Southern Ohio Medical Center (SOMC) announced on Monday, starting from November 15, they will be screening all external hires for tobacco.
“We want to make our patients to feel that they are in healthy facility,” said Randy Arnett SOMC President and CEO. “Part of the way we can do this by making sure that they are in the care of people who have made a serious commitment to good health. In a report published in the Robert Wood Johnson Foundation and the University of Wisconsin Health Institute, titled “County Health Rankings and road maps, a healthy nation, county by county,” is Scioto County as one of the unhealthiest counties in Ohio. In the annual report, examines every county in the United States and ranks them at the state level based on the health status and factors.
Scioto County is the 87th of the 88 counties of Ohio health and 88 health factors. Health Outcomes - rankings are based on an equal weighting of one length of life (mortality) measure and four quality of life (morbidity) measures. Health Factors - The rankings are based on the weighted evaluation of four types of factors: health behaviors, clinical care), social and economic (seven measures), and the physical environment. “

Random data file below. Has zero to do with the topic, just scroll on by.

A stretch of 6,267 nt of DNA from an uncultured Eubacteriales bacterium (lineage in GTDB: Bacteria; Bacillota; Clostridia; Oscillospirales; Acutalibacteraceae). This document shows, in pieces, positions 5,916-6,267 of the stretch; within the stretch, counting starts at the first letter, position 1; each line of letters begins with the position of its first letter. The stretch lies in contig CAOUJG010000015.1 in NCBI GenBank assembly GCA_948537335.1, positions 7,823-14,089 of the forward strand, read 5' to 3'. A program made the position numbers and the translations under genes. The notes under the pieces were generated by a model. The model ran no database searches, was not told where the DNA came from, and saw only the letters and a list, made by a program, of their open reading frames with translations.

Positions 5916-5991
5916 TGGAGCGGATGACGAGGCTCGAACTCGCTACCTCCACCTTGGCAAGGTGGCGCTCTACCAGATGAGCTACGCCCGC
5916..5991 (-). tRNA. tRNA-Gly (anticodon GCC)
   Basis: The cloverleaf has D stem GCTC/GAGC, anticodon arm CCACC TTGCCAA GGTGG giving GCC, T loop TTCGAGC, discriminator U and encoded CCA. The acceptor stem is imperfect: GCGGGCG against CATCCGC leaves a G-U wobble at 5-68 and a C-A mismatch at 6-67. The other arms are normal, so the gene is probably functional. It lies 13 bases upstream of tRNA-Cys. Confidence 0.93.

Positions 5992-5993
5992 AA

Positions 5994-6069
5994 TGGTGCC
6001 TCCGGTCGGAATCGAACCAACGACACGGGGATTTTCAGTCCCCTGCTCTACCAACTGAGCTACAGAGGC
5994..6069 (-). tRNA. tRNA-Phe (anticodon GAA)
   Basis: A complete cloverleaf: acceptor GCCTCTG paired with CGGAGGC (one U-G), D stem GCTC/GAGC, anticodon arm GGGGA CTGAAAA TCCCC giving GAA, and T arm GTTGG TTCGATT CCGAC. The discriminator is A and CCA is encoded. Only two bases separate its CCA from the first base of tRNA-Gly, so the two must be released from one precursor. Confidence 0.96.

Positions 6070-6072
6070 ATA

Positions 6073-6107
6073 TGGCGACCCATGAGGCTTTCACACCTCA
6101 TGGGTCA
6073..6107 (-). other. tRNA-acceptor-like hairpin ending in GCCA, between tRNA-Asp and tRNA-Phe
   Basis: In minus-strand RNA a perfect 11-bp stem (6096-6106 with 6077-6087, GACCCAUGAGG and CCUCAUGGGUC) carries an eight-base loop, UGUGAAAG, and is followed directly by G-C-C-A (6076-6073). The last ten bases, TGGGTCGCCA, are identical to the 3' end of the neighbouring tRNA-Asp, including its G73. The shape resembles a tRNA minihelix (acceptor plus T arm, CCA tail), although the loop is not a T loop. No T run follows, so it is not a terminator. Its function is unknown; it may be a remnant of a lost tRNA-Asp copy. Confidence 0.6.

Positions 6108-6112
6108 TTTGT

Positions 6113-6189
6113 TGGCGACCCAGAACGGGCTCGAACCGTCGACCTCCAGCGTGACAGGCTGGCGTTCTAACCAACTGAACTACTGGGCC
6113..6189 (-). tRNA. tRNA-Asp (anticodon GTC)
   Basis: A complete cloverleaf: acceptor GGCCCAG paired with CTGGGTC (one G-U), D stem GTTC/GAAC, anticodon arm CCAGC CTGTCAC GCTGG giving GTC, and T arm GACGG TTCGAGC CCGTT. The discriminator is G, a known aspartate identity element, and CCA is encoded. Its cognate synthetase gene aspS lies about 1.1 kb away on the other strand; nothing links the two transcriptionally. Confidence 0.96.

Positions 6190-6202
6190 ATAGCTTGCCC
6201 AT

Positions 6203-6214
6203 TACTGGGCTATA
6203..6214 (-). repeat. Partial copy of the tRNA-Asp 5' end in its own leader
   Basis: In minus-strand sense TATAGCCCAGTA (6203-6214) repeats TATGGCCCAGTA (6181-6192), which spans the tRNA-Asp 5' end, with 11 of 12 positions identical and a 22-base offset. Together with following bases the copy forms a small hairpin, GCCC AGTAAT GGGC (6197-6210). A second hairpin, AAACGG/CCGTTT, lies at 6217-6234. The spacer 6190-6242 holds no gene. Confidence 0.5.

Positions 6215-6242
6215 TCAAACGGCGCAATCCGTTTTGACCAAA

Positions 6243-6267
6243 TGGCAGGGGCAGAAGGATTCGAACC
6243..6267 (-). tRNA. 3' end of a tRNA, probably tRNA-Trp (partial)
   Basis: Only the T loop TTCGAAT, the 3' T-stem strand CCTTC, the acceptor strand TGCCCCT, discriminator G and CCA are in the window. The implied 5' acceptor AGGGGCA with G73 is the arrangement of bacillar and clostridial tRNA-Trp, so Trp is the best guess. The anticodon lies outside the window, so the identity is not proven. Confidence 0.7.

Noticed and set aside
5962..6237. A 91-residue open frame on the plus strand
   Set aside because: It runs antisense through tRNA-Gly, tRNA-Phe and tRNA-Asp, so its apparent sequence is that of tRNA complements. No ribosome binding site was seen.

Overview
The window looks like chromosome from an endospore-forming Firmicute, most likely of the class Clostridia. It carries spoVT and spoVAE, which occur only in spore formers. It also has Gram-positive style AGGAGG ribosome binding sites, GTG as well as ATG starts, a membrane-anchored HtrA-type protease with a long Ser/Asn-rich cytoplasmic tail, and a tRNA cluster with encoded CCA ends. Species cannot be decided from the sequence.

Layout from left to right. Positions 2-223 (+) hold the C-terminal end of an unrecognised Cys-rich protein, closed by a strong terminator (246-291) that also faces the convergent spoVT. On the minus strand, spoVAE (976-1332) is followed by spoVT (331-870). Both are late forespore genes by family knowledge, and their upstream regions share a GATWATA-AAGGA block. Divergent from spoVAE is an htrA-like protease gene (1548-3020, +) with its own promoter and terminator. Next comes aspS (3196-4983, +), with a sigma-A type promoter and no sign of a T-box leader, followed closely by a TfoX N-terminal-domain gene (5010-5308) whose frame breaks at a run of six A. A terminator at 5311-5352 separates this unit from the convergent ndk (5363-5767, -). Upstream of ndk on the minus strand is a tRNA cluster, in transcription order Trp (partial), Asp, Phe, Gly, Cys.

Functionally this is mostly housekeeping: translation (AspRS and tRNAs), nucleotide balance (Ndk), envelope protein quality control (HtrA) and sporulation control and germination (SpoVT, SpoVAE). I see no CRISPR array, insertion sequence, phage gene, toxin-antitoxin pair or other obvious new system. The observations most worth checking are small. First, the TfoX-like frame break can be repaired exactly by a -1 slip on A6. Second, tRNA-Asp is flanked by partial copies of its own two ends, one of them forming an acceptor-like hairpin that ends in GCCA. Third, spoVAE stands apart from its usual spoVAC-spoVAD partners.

Arnett said that health ranking, which showed Scioto be one of the least healthy Ohio counties included in the decision to adopt this policy. “The percentage of tobacco users in Scioto County is the highest in the country per capita,” said Arnett. “This is a distinction that we, as responsible health care provider, can not miss. We will do our part to turn those numbers around, continuing to offer free smoking cessation classes for employees and the public, preventing others taking this dangerous habit in every way we can. ‘
According to information published SOMC “, according to recent data, 36 percent of Scioto County residents smoke, or to admit the use of tobacco related products. Half of all smokers suffer deaths related to tobacco, and 19 percent of all deaths in Scioto County were related to tobacco use.” SOMC was a tobacco-free facility since 2007, and will begin the selection of new external hires for tobacco use on November 15, the same day as the Great American Smoke Out.
Once the new policy is adopted, SOMC join Cleveland Clinic and the Geisinger Health System, which adopted similar policies. “Our long-term goal is to improve the health of our communities and our workforce,” said Vicki Noel, SOMC Vice President of Human Resources issued a statement. “We are constantly changing our processes to make it happen. The reality is that people who use tobacco products have higher medical costs, live on less and are at higher risk for chronic diseases of tobacco. We want to change that, and we start the change by taking a long hard look in the mirror. “